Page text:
Founded in Brazil in 1911, Tramontina brought its business to the U.S. in 1986. The company has been manufacturing cookware at the Wisconsin facility since 2005. The plant is one of the facilities made available when the former Mirro Co. cookware plant shuttered its operations in 2003. “At a time when cookware manufacturers were moving operations abroad, Tramontina revived a cookware factory in Manitowoc, Wisconsin, reemploying local laborers and bringing its aluminum production to the U.S.,” notes Tramontina’s corporate website. “Reviving this plant allowed a skilled local workforce to keep their jobs and allowed the town of Manitowoc to retain its long-established identity of craftsmanship in aluminum cookware manufacturing.” Today, Tramontina manufactures more than 25 million pieces of cookware each year in the United States. In early 2017, Tramontina US Cookware invited the A.C.E. Team to make improvements and help expand the company’s Manitowoc manufacturing facility.
Our recent work for Skana Aluminum Company in Manitowoc, Wisconsin was tons of fun – literally. More than six tons, in fact. In 2017, A.C.E. Building Service was tasked with a casthouse expansion project for a new 21,500-square-foot facility. The expansion is part of a multi-phase project at Skana Aluminum initiated to replace its 1960s-era melting furnaces. The additional square footage made way for a new, state-of-the-art furnace and expanded raw material storage area. It is designed to accommodate a new furnace as one of the future stages in the overall project. Eventually, a total of three 50,000-pound capacity melt/hold/tilt furnaces and a new casting pit will replace the existing furnaces and casting pit. A Business and a Building Steeped in Tradition Skana is in a business — and a building — steeped in tradition. By the 1890s, aluminum was widely used in jewelry, everyday items, eyeglass frames, and optical instruments. Aluminum tableware was produced by the late 19th century and gradually supplanted copper and cast-iron tableware in the first decades of the 20th century. It wasn’t long before aluminum foil was invented, a mainstay of modern kitchens. Aluminum is soft and light, making an ideal material for a multitude of uses. It was soon discovered, however, that alloying it with other metals could increase its hardness while preserving the low density — a factor which led to even more uses for aluminum.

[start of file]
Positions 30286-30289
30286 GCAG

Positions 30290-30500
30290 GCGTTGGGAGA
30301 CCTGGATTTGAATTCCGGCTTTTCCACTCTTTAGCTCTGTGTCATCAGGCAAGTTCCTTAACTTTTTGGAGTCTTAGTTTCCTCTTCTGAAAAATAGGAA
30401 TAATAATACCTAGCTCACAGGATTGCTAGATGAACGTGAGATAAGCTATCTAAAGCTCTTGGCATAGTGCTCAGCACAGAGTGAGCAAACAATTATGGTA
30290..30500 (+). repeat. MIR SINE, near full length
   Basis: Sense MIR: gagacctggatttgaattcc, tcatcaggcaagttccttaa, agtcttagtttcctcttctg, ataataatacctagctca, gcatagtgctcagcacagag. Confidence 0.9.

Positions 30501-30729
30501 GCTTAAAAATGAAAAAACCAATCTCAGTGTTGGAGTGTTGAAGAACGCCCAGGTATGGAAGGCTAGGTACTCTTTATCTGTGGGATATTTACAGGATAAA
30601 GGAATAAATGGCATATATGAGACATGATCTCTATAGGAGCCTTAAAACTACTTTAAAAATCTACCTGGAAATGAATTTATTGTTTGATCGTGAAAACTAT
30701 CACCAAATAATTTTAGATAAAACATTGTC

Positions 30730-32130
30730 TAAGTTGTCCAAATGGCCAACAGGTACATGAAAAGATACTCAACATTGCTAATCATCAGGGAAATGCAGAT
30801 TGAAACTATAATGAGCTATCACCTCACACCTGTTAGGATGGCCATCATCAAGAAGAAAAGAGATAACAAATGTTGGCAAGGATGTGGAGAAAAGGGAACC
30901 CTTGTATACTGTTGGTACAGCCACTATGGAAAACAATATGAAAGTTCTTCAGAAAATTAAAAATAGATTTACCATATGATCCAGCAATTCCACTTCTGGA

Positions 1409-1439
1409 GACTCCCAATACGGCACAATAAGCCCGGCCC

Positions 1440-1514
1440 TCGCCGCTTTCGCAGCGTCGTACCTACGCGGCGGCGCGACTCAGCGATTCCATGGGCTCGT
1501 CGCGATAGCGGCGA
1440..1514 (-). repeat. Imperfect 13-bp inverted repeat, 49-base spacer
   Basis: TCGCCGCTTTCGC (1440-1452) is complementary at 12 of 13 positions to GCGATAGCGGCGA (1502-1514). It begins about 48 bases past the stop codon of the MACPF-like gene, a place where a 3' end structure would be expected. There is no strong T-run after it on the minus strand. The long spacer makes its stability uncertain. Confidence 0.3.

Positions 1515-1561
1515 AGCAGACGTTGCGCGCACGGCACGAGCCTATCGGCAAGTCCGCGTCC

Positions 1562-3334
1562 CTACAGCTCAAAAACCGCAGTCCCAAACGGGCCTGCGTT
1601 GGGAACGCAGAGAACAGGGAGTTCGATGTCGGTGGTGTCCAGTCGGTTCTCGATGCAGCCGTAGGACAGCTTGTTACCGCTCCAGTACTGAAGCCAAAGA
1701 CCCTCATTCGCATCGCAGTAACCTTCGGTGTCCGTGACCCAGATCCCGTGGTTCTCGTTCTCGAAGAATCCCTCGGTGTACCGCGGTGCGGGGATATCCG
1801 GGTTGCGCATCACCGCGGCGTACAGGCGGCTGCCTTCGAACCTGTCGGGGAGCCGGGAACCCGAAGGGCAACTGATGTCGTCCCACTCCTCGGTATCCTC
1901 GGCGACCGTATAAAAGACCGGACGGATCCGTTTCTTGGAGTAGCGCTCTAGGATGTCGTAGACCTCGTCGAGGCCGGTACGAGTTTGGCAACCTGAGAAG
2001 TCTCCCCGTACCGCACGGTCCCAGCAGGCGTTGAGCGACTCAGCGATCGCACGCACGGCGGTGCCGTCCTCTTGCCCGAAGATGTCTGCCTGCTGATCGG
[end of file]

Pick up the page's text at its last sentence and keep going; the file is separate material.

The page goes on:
Our recent work for the University of Wisconsin-Manitowoc (UW-M) was both exhilarating and challenging. Not unlike, we imagine, the work that students perform there every semester in the laboratories, classrooms, and libraries at Founders Hall. While we weren’t racing cars, it did seem like the construction version of “The Fast and the Furious.” Getting to the finish line in the transformation of Founders Hall was important and required rigorous attention to scheduling, materials delivery — and successful navigation of several challenges. The First Renovations in Half a Century The two-story UW-M Founders Hall, located at 705 Viebahn Street in Manitowoc, had not been significantly updated since its construction in 1962. While the scope of work required $4.4 million in general contracting services, the entire project encompassed $7 million in renovations, materials, and fixtures. The project included major work: moving the library to the first floor of Founders Hall, replacing windows that were long since boarded up, and updating facilities from the art studios to the science labs. Manitowoc County contributed $5 million to the project, the State of Wisconsin contributed $1.5 million, and private donations picked up the rest of the tab.
Forefront Dermatology's newly-completed call center and office space. Forefront Dermatology, headquartered in Manitowoc, Wisconsin had a problem. They needed more space and, in the world of construction, they needed it fast. Forefront first approached a development firm in June 2016 to renovate 15,291 square feet of the historic O. Torrison & Co. building in downtown Manitowoc. In order to accommodate their rapid growth, Forefront required significant office and cubical space by January 1, 2017. Construction began in mid-September, leaving the A.C.E. team just 17 weeks to finish this multi-stage build-out.
The custom staircase was designed and built using salvaged old growth spruce stair treads. A.C.E. Building Service has had the pleasure of providing construction services to Wisconsin Aluminum Foundry (WAF) for the past 50 years. Over the years, we have expanded their foundry to increase production capacity, constructed equipment and machinery foundations, and renovated several office spaces throughout the building. Recently, we were selected to design and construct an office space within their existing manufacturing facility in Manitowoc, Wisconsin. Our goal was to create a space that transformed an existing industrial area into a modern office setting, all the while maintaining the building’s original design elements.